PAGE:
Leaders in the health sector from Washington state and Colorado, where marijuana's recreational use is widespread and often ineffectively regulated, know enough by now to take a step back and consider the ill effects. They presented findings and concerns on the health effects of cannabis Thursday afternoon at a National Academy of Sciences committee meeting in Washington, D.C.

Dr. Leslie Walker, chief of adolescent medicine at Seattle Children's Hospital, added her pediatric view to a Colorado public health official's report of pot users coming to the ER with grave physical symptoms. "For kids, it's actually not uncommon. We have a number of them in the hospital at the same time. It's not just the long-term users," she said.

The disruption of a growing brain's normal development is a heavy concern. Walker observed that research of particularly tragic cases has established links between schizophrenia and adolescent marijuana use. "People who use fifty times or more were much more likely to have a diagnosis of schizophrenia than people who had never used," she said. And a more pervasive, less dramatic side-effect is permanent cognitive impairment. One widely covered study found regular marijuana use accounts for a loss of five to seven IQ points—but counting the often overlooked fact that the average non-user gains three IQ points during adolescence, the teenage pot user's developmental loss is even greater. Marijuana stunts mental development, and often irrecoverably.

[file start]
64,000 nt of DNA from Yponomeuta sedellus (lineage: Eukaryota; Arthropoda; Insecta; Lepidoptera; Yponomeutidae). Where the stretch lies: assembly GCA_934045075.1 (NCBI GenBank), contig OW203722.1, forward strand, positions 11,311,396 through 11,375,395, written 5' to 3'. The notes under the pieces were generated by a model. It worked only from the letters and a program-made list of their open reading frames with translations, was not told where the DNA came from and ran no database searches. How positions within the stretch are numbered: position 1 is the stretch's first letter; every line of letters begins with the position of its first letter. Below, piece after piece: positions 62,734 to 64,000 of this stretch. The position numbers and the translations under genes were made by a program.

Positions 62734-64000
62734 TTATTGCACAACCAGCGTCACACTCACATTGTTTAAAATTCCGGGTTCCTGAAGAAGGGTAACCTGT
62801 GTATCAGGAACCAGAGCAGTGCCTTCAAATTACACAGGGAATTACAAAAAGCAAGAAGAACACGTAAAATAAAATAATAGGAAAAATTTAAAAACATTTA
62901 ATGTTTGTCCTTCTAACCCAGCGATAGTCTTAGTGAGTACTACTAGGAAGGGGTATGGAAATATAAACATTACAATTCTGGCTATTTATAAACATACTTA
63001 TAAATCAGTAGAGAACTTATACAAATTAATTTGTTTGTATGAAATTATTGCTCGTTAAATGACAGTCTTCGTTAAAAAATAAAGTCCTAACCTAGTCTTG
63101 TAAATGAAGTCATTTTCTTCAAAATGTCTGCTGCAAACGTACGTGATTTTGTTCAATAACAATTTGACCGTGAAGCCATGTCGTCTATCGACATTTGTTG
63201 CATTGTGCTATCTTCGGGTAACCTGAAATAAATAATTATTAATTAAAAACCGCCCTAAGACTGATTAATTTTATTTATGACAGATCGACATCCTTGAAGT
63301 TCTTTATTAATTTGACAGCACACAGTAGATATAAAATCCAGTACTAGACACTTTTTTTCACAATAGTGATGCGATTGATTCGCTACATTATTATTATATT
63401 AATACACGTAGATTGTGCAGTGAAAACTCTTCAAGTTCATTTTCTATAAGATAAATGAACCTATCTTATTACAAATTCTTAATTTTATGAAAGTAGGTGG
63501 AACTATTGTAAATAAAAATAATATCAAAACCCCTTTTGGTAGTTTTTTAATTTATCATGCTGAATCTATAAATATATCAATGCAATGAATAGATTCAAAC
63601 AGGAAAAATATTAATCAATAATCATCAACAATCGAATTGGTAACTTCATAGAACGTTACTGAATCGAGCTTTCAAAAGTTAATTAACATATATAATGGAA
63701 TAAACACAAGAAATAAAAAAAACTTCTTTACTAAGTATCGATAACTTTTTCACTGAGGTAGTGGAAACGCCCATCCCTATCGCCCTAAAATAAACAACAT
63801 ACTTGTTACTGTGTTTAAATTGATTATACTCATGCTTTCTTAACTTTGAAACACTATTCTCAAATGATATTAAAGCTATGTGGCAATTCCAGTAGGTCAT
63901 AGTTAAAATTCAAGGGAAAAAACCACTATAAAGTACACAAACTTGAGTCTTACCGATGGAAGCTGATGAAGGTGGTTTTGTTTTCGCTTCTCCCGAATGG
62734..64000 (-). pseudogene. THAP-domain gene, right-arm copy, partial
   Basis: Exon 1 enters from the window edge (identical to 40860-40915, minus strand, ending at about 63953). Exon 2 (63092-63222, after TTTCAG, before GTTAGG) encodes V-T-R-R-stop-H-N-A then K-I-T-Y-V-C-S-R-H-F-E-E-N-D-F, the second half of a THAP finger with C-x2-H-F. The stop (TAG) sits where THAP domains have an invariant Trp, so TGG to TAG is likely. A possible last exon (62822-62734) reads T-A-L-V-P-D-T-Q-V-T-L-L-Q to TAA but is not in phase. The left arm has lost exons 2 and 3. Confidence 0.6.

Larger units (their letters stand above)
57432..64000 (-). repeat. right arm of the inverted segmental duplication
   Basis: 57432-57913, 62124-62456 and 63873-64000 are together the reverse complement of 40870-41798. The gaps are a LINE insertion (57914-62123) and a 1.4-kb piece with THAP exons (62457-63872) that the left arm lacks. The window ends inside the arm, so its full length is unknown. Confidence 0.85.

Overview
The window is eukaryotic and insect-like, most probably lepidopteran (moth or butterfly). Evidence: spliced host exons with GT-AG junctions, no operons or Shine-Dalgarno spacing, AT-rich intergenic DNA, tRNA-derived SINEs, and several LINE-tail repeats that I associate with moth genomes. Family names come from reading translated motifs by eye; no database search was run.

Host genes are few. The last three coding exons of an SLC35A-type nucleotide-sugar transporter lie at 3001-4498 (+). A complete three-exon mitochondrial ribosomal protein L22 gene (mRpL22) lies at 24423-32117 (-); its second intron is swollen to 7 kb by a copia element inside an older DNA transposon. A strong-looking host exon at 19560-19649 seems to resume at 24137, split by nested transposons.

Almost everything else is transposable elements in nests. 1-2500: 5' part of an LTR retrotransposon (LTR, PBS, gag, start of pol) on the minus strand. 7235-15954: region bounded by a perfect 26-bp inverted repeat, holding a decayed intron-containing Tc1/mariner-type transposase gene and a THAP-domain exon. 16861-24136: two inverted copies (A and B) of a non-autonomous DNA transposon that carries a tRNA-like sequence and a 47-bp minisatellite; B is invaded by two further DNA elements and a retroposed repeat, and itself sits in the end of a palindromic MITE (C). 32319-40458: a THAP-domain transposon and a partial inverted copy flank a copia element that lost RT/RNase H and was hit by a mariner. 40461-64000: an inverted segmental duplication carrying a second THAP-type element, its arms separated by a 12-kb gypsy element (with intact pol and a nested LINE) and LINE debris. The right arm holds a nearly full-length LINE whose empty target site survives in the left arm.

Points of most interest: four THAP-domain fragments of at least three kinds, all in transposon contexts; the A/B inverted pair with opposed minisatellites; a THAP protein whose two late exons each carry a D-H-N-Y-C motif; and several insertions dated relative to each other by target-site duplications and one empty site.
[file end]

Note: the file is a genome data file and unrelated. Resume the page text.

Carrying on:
"The other part which is concerning," Walker added, "is there are poorer treatment outcomes when you compare them to adult users."

New methods, like dabbing and binging on cannabis-infused candies, increasingly land Seattleites in the ER. Walkers said 11- to 19-year-olds and 20- to 29-year-olds account for most of the calls and visits—and increasingly so 2013.

The Department of Transportation, on the other hand, contributed results of a roadside study to show that driving while high causes fewer auto accidents than drunk driving. These findings support the standard stereotype that stoners are more risk-averse than drunks. In downplaying the dangers of the drug, the message of the driving study diverged from the medical perspective.